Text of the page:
Virginia is For Energy Lovers
Posted April 28, 2014
Virginia is for lovers – of domestic oil and natural gas production and investments in energy infrastructure. That’s what you see in a recent Harris Poll of registered voters in the commonwealth: Strong support for developing domestic oil and natural gas, including offshore reserves, as well as increased spending on infrastructure.
Some of the numbers:
- 80 percent support increased production of domestic oil and natural gas reserves. Just 11 percent oppose.
- 89 percent support increased development of U.S. energy infrastructure.
- 94 percent agree increased domestic oil and natural gas output could help strengthen America’s energy security.
- 91 percent agree increased domestic oil and natural gas production could help stimulate the economy.
And so it goes – with similar, slam-dunk margins on other questions, from benefits to U.S. consumers to economic growth.
Two key findings: Virginians support energy development in waters off the state’s coast by a 70-21 margin, and by an 86-9 margin they agree that producing more domestic oil and natural gas could benefit federal and state budgets through lease payments, royalty fees and other sources of revenue.
This is important as federal officials consider drilling on the Atlantic outer continental shelf. Virginians see safe and responsible development as good for jobs, good for the state’s economy. Analysis backs up that belief. A Quest Offshore Resources report projects that Virginia employment from offshore oil and natural gas development would support nearly 25,000 jobs in 2035 while contributing nearly $2.2 billion to the state economy by that same year.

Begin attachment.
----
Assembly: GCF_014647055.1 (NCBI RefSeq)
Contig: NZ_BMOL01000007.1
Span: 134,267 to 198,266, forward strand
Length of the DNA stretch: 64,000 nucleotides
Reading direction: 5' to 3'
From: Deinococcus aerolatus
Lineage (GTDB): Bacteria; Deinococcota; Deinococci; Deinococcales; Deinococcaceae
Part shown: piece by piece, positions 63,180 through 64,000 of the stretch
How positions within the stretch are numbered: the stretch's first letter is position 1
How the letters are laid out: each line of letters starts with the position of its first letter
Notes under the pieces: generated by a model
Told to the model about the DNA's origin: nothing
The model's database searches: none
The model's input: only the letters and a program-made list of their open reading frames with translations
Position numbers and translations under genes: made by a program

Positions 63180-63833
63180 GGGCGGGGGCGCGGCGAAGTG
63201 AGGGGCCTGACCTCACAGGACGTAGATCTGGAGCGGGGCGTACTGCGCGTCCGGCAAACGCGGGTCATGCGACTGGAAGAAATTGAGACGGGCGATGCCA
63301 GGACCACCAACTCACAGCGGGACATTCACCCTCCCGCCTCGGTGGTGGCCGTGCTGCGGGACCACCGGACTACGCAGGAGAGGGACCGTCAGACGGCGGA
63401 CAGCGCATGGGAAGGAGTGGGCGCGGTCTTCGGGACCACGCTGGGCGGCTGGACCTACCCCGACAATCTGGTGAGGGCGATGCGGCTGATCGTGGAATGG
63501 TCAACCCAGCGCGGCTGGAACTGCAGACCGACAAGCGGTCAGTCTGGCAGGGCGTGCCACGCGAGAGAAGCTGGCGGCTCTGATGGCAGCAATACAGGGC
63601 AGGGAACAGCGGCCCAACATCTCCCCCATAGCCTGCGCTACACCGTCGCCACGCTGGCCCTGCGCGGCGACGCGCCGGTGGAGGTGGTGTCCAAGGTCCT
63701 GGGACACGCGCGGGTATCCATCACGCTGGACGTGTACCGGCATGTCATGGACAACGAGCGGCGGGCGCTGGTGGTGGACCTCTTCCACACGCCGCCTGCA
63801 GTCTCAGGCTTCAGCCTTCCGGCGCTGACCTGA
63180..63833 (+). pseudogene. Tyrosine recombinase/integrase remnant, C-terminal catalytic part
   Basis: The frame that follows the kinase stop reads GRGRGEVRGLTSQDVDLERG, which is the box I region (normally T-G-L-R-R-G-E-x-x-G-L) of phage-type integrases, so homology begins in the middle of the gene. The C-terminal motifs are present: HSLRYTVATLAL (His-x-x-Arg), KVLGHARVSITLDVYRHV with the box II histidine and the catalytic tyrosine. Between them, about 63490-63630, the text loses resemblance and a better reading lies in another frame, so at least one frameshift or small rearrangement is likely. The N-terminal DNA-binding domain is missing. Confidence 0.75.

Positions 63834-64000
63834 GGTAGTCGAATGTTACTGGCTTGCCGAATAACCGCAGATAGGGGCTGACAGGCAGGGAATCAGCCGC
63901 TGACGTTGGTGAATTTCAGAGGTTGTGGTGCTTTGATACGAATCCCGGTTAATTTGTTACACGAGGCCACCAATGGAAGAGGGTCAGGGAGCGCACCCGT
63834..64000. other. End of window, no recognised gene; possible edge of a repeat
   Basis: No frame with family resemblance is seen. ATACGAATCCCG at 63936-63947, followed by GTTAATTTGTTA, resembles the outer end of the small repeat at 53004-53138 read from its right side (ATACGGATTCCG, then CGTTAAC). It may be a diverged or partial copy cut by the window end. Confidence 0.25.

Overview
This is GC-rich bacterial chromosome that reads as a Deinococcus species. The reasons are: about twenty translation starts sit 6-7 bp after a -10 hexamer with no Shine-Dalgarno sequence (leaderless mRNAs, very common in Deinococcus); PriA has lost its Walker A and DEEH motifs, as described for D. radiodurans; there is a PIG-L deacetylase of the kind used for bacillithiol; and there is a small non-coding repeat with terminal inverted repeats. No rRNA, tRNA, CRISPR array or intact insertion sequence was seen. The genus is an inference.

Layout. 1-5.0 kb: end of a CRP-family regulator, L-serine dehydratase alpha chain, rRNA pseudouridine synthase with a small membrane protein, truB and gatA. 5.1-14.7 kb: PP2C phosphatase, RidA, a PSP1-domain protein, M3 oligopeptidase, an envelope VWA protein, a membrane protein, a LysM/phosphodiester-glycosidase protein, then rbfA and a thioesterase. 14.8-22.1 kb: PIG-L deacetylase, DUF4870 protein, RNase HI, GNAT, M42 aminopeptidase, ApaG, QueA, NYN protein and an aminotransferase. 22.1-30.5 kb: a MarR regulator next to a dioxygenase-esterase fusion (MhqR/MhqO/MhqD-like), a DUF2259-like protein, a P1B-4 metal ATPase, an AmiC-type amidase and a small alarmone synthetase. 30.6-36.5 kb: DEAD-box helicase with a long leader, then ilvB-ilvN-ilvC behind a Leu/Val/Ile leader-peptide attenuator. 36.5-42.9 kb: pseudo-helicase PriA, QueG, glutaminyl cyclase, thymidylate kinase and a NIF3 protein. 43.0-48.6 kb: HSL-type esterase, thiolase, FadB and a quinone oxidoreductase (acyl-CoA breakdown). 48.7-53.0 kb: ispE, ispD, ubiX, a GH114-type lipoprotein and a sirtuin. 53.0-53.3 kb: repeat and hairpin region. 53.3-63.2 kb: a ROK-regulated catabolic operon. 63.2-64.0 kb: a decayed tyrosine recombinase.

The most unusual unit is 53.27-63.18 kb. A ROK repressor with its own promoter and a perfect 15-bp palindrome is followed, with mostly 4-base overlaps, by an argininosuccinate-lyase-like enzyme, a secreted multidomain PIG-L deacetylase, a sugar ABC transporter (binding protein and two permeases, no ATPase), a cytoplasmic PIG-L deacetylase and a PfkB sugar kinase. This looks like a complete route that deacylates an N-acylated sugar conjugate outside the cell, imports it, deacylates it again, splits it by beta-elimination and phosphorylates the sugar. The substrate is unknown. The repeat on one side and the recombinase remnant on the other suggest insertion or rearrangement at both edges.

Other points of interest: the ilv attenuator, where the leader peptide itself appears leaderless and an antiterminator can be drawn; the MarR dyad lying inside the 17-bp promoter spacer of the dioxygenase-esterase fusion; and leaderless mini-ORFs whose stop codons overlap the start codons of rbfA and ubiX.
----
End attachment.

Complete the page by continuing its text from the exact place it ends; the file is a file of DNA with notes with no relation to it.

In addition, if a Gulf of Mexico state/federal revenue sharing arrangement is enacted for Atlantic coastal states, Virginia could see revenues from bonuses, rents and royalties reach $400 million per year by 2035, the study estimates. The cumulative revenue generated for the state’s budget from 2017-2035 is projected to be nearly $1.9 billion.
While Virginia is not currently a producing state, the oil and natural gas industry is contributing to state employment and its economy. A PwC study found that industry operations support 141,600 jobs or 3 percent of total employment in the commonwealth. This activity generates $7.2 billion in labor income – wages, salaries and benefits, as well as proprietors’ income from jobs directly or indirectly supported by industry through operational spending, dividend payments and capital investments. It also means $12.4 billion in value added – additional value created at a particular stage of production, including employee compensation, proprietors’ income, income to capital owners from property and indirect business taxes that are borne by consumers rather than producers.
Mike Ward, executive director of the Virginia Petroleum Council, talking about support for energy development in the state, reflected in the Harris Poll survey:
"Today’s poll shows strong majorities of Virginia voters support more domestic oil and natural gas development, regardless of party affiliation. Seventy percent of Virginia voters support offshore drilling for domestic oil and natural gas resources. These numbers reflect the strong bipartisan support of our governor, members of Congress and other state leaders for bringing offshore energy development to Virginia. Forward-looking policies that allow the United States to capitalize on its bright energy future are imperative for this nation to realize its job creation and economic potential. … The people of Virginia get it; America’s economic future, the availability of affordable and reliable energy, depends on the policies created today.”
About The Author
Mark Green joined API after a career in newspaper journalism, including 16 years as national editorial writer for The Oklahoman in the paper’s Washington bureau. Previously, Mark was a reporter, copy editor and sports editor at an assortment of newspapers. He earned his journalism degree from the University of Oklahoma and master’s in journalism and public affairs from American University. He and his wife Pamela have two grown children and six grandchildren.
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